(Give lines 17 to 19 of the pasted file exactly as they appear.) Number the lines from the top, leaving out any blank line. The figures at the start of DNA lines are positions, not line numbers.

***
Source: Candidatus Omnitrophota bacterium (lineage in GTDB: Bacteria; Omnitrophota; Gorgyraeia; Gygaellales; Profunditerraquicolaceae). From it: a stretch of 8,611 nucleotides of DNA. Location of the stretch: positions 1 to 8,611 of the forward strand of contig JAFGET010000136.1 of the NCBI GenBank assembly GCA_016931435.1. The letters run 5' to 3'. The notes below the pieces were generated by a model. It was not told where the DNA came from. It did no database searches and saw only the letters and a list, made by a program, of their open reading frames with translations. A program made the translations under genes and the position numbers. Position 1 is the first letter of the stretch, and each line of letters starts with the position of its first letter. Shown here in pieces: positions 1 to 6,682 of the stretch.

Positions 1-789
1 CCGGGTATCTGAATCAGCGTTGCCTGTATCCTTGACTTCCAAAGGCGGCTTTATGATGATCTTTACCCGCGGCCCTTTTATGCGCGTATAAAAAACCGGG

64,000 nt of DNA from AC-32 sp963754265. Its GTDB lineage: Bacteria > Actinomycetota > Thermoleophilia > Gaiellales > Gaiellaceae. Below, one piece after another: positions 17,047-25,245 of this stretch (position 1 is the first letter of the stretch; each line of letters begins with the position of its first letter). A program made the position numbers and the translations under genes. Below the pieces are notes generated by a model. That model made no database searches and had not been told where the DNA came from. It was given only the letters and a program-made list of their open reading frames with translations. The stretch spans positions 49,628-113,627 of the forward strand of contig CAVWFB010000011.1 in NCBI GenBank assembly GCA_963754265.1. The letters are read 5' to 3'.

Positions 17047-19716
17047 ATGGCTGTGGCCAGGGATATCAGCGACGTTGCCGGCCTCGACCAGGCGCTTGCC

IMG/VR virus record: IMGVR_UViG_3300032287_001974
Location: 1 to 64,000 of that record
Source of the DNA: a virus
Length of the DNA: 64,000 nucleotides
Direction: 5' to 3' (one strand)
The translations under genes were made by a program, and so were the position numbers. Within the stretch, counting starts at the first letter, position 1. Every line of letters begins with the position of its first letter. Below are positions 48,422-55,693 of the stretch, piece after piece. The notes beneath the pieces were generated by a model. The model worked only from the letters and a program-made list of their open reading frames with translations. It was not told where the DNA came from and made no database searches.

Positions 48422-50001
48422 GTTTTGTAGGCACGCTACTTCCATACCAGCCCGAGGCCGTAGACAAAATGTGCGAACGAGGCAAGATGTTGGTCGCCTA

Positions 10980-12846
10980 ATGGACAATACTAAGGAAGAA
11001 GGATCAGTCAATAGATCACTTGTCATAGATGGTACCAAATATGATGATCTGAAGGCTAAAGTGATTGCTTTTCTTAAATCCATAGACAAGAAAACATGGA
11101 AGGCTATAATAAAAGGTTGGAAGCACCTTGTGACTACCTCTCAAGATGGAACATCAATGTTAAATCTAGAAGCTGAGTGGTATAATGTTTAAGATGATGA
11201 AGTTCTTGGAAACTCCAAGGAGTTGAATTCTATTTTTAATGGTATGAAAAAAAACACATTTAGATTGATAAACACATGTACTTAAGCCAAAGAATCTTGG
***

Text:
11001 GGATCAGTCAATAGATCACTTGTCATAGATGGTACCAAATATGATGATCTGAAGGCTAAAGTGATTGCTTTTCTTAAATCCATAGACAAGAAAACATGGA
11101 AGGCTATAATAAAAGGTTGGAAGCACCTTGTGACTACCTCTCAAGATGGAACATCAATGTTAAATCTAGAAGCTGAGTGGTATAATGTTTAAGATGATGA
11201 AGTTCTTGGAAACTCCAAGGAGTTGAATTCTATTTTTAATGGTATGAAAAAAAACACATTTAGATTGATAAACACATGTACTTAAGCCAAAGAATCTTGG